“Look around you and write a new story that reflects the world as you want it to be.”
See you on the bricks … and be sure to tell me about your new story.
Your choices can make a difference to a lot of people. If you choose locally owned businesses for your shopping, you are supporting the people who support the schools your children and grandchildren are in, the programs that are set up for you and your friends and family. You are also helping to make paychecks for friends and neighbors of yours and supporting local banks and their employees.
It goes on and on, does this ripple effect. The taxes paid locally pay for the water and streets that you use, not that someone else uses. So, if you like to spend your money in other towns, don’t be complaining about your hometown streets or water system. You’re part of that problem.
But rather than be negative, let’s talk about the positive things that happen when you shop locally.
You benefit from expertise if you go in the store, rather than shopping online. And you hear the advice from people you can go back to. There is a face moisturizer that is wonderful with my very sensitive and very old skin. Paige at Beauty and the Beast special orders it for me … and not only that, she special orders it so that she has it there BEFORE I run out. When I walk in the door, she already has it on the counter by the time I get there. That’s customer service.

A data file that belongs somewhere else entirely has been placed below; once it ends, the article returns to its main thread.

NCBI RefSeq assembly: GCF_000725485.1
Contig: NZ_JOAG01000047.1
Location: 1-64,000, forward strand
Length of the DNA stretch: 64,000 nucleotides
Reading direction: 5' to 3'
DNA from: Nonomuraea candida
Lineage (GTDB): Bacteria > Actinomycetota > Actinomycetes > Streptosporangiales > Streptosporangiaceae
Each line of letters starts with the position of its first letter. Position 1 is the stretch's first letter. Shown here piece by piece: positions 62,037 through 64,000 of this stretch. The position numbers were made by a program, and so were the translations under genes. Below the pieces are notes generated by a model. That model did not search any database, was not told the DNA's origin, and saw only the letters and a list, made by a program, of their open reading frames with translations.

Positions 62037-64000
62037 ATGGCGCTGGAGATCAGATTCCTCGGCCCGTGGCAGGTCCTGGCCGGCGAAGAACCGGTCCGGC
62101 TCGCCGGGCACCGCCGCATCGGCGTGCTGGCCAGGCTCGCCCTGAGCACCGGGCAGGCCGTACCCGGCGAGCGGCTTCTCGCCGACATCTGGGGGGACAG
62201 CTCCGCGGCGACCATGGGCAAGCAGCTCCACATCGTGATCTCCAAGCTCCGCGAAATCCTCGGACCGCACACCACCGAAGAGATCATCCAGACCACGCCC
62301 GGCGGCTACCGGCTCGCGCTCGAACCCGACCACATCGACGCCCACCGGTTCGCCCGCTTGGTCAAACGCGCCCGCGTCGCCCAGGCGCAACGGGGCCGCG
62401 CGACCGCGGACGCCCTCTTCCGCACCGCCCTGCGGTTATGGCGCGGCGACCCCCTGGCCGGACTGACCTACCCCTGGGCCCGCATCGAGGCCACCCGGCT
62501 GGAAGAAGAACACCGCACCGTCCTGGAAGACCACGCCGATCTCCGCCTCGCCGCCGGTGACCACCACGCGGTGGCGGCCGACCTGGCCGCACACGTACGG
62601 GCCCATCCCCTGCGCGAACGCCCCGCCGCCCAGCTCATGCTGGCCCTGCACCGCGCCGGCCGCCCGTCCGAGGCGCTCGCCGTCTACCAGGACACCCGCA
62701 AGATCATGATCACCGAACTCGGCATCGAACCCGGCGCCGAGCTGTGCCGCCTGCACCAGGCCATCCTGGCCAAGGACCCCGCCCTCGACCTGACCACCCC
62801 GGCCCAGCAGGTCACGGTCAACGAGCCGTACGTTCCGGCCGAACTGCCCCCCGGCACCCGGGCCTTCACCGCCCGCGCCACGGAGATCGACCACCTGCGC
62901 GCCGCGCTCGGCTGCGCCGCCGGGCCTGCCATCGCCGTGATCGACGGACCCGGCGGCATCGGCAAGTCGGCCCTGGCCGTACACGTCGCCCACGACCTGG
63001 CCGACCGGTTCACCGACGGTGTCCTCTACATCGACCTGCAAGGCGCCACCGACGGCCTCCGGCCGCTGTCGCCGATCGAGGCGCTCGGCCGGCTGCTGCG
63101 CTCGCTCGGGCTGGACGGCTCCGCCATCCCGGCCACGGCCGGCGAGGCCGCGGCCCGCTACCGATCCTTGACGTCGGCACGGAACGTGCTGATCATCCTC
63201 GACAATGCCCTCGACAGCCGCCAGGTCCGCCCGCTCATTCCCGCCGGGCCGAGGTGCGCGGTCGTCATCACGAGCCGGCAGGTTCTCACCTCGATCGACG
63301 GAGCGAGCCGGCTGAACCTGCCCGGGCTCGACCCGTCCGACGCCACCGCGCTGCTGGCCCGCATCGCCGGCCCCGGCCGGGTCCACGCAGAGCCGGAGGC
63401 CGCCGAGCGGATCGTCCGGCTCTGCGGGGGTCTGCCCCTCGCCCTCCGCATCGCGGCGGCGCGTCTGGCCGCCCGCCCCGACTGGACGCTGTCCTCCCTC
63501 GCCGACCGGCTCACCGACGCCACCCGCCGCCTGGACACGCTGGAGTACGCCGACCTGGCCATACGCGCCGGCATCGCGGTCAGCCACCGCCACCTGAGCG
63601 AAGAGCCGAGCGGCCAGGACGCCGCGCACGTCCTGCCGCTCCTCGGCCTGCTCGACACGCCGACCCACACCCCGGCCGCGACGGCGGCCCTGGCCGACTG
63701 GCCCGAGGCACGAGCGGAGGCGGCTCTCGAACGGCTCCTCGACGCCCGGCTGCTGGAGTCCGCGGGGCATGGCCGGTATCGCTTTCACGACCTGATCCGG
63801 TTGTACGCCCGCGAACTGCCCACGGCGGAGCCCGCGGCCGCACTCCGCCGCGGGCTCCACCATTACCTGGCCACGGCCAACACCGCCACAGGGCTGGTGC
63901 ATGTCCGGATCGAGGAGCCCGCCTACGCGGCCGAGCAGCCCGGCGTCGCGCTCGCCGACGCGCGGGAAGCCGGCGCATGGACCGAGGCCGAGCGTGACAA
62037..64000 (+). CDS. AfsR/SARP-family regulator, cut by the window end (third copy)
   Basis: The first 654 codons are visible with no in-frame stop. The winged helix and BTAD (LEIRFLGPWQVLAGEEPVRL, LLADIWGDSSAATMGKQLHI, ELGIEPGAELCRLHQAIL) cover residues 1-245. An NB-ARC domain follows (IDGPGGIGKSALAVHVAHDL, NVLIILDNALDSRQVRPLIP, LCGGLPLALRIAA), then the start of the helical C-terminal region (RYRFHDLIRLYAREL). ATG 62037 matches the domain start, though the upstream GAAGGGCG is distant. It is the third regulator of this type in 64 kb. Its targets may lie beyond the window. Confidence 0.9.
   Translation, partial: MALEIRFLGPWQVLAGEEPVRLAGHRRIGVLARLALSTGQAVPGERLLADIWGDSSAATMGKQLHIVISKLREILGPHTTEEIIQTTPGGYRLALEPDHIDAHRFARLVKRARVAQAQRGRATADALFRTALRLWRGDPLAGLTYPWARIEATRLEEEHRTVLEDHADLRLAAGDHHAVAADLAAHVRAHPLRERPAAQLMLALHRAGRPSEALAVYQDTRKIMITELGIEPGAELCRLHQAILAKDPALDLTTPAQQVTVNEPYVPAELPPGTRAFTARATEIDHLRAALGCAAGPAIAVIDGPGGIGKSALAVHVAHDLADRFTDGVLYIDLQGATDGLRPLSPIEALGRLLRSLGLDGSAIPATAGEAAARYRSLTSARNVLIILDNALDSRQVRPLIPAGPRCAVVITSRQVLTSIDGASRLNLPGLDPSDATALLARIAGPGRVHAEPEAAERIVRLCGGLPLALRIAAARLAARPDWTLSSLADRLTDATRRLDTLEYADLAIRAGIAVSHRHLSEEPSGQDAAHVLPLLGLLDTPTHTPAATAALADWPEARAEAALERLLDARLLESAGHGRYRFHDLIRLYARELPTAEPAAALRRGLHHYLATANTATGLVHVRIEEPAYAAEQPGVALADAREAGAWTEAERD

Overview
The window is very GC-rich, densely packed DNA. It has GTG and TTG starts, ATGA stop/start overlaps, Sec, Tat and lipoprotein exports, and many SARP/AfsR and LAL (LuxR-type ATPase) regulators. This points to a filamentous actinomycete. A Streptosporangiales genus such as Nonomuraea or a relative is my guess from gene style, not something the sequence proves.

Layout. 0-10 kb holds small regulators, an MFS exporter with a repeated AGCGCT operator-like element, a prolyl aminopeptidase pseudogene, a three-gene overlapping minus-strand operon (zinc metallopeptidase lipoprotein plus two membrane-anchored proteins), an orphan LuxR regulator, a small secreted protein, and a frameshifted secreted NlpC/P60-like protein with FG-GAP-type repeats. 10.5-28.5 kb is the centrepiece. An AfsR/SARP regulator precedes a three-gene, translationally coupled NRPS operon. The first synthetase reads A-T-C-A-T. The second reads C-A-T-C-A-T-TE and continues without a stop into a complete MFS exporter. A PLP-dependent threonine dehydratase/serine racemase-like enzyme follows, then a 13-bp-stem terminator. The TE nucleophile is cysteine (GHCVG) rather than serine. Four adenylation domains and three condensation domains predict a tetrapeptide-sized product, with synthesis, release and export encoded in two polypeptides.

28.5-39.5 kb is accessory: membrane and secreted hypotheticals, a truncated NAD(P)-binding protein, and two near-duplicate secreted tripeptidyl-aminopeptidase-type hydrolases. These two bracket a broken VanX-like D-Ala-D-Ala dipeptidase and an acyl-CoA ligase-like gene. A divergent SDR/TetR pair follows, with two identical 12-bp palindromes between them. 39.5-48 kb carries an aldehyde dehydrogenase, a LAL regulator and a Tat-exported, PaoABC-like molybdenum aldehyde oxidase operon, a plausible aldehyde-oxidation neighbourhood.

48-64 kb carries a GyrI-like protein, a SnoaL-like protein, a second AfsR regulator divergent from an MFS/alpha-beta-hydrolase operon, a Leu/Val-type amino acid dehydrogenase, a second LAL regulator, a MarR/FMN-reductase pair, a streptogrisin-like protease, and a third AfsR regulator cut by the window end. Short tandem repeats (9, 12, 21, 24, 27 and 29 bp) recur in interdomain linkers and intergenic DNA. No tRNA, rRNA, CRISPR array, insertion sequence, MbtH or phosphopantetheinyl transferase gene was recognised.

That’s shopping local. You can save time and get the right thing by relying on the local retailer.
You connect with the community.
Shopping locally means bumping into friends, enjoying lively conversations in the store, and trading neighborhood news with the people behind the counter. Local businesses make communities work.
You strengthen our local economy.
One study says that compared to Amazon, independent retailers create twice as many jobs for the same amount of revenue. Local retailers hire local people, pay local taxes, and source goods locally. When you shop local, you expand opportunities where you live.
You cast a vote for the American Dream.